.Commitment to Effective Governance Under Self-management. The existing Board Policy Manual was created to support the role of the Board and its officers under a management concept organized for the use of a management company.  While the transition to in-house (self- management) management has proceeded effectively, the Board has not taken actions necessary to implement a revised governance process that reflects its role and additional obligations under self-management.  The lack of a process to evaluate and revise the BPM has led to an ad hoc approach to development of a concept of governance.  This approaches patches situations as they arise versus one to create a strategic, comprehensive, holistic concept for SCA governance.

    Commitment to Management Oversight. The current culture on the Board focuses on the concept that the Board is a “team” which should act in unison to support management and portray an “all’s well” perception in the community.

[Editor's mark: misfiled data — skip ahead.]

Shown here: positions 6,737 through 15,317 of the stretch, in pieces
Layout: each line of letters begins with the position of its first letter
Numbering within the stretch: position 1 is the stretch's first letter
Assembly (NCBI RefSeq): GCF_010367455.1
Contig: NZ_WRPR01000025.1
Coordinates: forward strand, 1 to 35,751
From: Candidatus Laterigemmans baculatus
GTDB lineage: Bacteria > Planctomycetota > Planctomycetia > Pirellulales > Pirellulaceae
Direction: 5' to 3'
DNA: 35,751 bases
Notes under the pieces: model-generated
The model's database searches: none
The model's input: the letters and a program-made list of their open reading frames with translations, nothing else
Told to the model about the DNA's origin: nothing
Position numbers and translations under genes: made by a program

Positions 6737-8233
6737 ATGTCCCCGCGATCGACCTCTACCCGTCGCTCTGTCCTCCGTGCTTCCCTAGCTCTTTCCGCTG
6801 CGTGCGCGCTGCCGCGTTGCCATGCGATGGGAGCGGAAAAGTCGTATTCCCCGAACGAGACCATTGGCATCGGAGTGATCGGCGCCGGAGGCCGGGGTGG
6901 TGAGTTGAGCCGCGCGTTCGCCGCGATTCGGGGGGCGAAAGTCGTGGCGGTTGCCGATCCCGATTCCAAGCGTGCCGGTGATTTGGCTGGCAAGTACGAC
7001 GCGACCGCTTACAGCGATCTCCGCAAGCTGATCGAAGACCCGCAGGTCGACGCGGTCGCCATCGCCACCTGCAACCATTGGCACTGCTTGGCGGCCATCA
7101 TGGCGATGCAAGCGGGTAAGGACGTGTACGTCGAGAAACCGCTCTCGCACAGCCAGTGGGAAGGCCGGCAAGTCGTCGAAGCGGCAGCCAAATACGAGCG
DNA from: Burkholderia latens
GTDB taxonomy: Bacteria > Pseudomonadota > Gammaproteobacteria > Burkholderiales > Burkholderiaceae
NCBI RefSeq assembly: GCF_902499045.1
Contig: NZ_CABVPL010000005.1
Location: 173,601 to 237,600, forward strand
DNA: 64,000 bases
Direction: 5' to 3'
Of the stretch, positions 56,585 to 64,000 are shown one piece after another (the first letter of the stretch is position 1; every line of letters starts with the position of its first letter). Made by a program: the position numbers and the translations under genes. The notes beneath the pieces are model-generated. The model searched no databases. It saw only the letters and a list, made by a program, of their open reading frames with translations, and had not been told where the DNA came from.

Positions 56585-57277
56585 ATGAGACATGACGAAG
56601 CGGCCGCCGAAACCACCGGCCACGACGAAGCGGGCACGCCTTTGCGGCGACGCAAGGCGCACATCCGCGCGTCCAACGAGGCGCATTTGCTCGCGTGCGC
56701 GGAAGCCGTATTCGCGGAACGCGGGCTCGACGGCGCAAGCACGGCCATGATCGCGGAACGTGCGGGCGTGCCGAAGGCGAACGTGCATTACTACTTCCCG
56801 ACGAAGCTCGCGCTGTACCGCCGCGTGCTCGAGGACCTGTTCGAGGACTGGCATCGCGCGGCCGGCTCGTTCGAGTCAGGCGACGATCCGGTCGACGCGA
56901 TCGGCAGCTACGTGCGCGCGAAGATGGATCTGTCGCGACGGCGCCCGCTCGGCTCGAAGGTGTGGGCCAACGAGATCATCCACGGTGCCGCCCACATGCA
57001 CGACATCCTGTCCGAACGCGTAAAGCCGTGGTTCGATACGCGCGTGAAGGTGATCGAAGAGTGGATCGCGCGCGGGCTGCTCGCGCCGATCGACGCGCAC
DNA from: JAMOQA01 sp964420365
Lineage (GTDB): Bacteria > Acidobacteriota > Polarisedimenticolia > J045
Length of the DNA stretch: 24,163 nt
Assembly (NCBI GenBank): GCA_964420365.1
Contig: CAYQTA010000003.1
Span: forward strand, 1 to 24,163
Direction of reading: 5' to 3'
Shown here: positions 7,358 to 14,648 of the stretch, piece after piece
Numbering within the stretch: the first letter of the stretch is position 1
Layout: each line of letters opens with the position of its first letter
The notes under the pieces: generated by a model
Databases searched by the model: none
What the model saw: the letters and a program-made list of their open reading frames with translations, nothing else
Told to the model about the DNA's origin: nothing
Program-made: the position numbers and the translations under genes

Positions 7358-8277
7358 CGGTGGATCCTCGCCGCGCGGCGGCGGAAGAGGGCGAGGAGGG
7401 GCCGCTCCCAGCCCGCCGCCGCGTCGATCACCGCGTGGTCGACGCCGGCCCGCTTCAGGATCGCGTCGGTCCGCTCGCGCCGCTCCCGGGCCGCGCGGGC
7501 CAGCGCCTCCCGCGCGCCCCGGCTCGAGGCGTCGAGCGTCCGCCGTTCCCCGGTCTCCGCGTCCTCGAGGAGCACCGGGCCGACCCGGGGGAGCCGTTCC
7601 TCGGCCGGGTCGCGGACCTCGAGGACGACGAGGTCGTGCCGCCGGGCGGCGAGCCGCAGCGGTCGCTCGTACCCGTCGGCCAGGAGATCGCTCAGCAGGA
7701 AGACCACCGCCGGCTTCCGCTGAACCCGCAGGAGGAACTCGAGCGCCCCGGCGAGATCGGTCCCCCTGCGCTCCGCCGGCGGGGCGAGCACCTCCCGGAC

I support the concept that the Board and its committees must support the GM and other management employees. But, the Board also has a fiduciary responsibility to be an effective employer responsible for open, assessment of the performance of management.  One example of the failure of the current Board to implement this concept is the fact that the Board has never adopted a job description for the GM or a documented, structured review process.